When will this happen? No prediction on that but one thing is obvious: Armstrong will be ready. Contador, that’s a big question mark.

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8 Responses to “Contador vs Armstrong. How to lose the 2010 Tour de France before it starts.”

  1. Idiot blog LA might have a strong team but the lot of these senior citizens still cant pedal up hill for lance and even if u could combine all the efforts of these old men this young man AC can produce far greater numbers than LA could ever dream of even in his prime wow

    • LT, first off, we’re all idiots — it’s sports, just kids trying to act like adults and guessing what comes next. Second, most of those senior citizens like Kloden and Leipheimer and Horner helped Contador win another tour. Lance has a pretty good track record in hiring support riders and he’ll get rid of them quickly if they don’t measure up to his sky-high standards. WIll Contador beat Lance in 2010? Probably. But with a gutted Astana team, maybe not.

  2. Wow dude (walshworld), you are really a Contador hater. Armstrong will falter come the mountains in the TDF 2010. You will drown in your own hate when Contador beats the shit out of your boy Lance.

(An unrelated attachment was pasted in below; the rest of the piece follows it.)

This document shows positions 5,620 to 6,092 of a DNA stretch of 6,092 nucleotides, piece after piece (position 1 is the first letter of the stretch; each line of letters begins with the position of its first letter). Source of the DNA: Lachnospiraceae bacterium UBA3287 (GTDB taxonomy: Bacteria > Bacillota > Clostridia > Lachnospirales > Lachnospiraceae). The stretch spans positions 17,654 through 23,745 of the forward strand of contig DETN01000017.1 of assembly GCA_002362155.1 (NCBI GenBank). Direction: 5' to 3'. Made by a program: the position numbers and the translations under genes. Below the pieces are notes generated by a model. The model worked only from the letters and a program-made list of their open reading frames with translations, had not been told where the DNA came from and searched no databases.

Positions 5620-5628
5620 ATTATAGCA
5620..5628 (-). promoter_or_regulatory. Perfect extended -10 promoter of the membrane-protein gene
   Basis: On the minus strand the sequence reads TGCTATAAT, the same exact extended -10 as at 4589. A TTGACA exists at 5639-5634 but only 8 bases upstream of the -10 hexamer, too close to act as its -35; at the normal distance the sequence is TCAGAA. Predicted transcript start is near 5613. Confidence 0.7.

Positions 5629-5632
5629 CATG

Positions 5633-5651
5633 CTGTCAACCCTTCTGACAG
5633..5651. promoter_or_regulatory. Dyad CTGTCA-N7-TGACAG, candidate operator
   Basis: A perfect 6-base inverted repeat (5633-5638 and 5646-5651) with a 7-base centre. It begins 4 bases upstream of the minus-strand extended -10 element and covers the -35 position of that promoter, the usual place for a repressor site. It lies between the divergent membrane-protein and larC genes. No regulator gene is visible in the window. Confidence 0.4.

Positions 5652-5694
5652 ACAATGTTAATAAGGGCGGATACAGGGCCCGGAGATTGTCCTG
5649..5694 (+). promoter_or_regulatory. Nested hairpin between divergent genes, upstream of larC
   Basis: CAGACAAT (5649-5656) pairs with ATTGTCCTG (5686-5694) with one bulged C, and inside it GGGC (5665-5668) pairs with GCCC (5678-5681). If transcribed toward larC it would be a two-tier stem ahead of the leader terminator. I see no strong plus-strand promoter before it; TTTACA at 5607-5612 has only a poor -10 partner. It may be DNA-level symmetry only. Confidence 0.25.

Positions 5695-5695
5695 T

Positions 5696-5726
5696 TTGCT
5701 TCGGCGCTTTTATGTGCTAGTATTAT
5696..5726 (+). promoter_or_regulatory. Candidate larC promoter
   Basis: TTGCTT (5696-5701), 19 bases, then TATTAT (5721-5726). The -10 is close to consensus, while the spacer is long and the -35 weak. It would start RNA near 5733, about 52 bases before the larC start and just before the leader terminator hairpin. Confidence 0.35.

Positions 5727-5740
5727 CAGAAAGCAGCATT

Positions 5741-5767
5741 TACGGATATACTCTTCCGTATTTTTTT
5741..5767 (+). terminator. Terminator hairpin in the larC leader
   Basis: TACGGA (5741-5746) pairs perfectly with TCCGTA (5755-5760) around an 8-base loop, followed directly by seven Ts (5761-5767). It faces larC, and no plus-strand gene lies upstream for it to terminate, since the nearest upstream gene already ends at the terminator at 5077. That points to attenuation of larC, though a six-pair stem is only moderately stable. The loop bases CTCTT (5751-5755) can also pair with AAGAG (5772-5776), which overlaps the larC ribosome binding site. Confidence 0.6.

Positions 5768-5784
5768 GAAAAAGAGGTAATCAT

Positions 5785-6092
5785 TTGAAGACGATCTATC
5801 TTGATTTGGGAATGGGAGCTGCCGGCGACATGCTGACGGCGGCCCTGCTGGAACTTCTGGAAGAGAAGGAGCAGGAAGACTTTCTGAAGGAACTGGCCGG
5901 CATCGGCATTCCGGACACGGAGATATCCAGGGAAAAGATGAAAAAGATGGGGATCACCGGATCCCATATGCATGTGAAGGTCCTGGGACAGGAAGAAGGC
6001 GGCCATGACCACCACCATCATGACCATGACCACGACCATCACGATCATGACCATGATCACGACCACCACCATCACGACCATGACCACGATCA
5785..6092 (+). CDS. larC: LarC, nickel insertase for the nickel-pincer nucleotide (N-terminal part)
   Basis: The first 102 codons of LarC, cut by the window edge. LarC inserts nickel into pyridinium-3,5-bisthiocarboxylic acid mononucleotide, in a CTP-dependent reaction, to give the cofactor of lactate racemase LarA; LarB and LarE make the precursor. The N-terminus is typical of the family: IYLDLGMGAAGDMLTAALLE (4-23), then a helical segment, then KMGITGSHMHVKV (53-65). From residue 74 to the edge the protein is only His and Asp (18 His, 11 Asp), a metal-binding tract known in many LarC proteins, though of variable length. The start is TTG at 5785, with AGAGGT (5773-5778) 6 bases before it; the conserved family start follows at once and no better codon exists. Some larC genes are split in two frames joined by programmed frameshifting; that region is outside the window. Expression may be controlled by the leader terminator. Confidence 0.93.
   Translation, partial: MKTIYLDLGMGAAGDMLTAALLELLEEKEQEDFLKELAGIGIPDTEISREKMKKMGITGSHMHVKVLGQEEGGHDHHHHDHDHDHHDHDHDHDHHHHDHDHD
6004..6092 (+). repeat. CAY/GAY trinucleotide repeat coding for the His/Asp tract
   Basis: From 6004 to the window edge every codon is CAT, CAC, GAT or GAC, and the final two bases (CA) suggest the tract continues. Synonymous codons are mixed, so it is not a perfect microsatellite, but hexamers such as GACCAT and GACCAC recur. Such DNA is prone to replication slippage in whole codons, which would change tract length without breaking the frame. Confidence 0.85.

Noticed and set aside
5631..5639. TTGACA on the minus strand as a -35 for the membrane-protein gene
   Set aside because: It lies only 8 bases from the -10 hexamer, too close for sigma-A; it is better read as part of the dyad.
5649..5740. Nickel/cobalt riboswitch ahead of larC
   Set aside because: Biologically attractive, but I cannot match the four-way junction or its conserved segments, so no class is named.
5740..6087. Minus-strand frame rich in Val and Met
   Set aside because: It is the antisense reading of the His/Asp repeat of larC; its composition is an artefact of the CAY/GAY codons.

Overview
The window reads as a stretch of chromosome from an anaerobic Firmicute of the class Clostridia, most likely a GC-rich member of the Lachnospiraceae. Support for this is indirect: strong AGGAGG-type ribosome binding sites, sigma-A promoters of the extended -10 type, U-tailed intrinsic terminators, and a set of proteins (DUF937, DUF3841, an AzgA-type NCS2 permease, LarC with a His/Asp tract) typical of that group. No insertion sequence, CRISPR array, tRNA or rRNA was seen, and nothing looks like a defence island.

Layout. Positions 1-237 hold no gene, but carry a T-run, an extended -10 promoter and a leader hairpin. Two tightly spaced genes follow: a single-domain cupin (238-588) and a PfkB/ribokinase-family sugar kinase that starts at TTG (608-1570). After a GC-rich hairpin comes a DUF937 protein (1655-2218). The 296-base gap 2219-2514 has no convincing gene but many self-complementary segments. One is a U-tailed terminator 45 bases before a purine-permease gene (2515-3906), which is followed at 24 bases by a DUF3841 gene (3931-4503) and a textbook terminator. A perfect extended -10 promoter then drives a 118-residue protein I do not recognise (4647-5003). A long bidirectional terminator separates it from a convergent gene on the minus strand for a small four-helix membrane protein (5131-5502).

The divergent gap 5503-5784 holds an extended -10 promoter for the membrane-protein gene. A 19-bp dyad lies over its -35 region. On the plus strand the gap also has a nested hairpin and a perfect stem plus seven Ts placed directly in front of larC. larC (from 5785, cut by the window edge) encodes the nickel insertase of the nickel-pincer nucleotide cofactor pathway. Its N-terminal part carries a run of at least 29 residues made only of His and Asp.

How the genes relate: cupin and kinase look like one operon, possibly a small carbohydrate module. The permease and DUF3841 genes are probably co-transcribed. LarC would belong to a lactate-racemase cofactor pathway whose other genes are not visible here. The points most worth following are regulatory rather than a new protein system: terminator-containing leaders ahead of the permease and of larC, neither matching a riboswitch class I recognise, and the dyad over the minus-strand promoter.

Lance will not even be on the podium. Maybe Leipheimer will.

    • Iker, baby, no. I am not a hater from the ghetto, dawg. Shit, man. Armstrong is not “my boy.” Genetically impossible, for starters. If you read more than one of my blog posts, you know I’m not drinking the Armstrong kool-aid. Contador is the best stage racer, bar none and has a good shot at repeating. And he was not only physically but mentally impressive in the 2009 tour. But would anyone who follows cycling disagree that Astana is a mess and only just now pulling itself together? I doubt you could find one person that thinks this is still a geat team — including Alberto’s own statement opionions and well-documented desire to leave. Vino hater? Yeah. Alberto hater. Nope.

  3. How pathetic have Lance fans now become? And what is with the prejudice against the Spanish? (Fran/toilet cleaner theme)? Spanish are European cultured people unlike you cowboy yanks who like putting down Mexicans.

    Talk is cheap, once the race starts your geriatric Lance will be left behind.

    • Mario, thanks for writing. Holy Moly, if you read my blog regularly you’d know I make fun of Lance along with everyone else. No idea what you’re talking about with the Spanish prejudice comment. Also I am not a cowboy and do not own a horse. And again no idea what you’re talking about with the Mexican put-down thing. Are you reading with your glasses on? Love the Vuelta Chihuahua in Mexico and I’m doing the Rosarito to Ensenada fun ride in mid March. Love Mexico. In any case, keep reading. I’m sure I’ll annoy you again soon.

      • Lance Armstrong lost the Tour already and his team couldn't even hang on in the first real mountain stage. Astana as a whole was more impressive then any other team.

      • dfdfd, the team strength of Astana has been a big surprise. I suspect Vino whipped those guys into shape. You need a hard man like that to make sure every rider knows Alberto is the man and they better ride hard or Vino himself will be in their face. Matt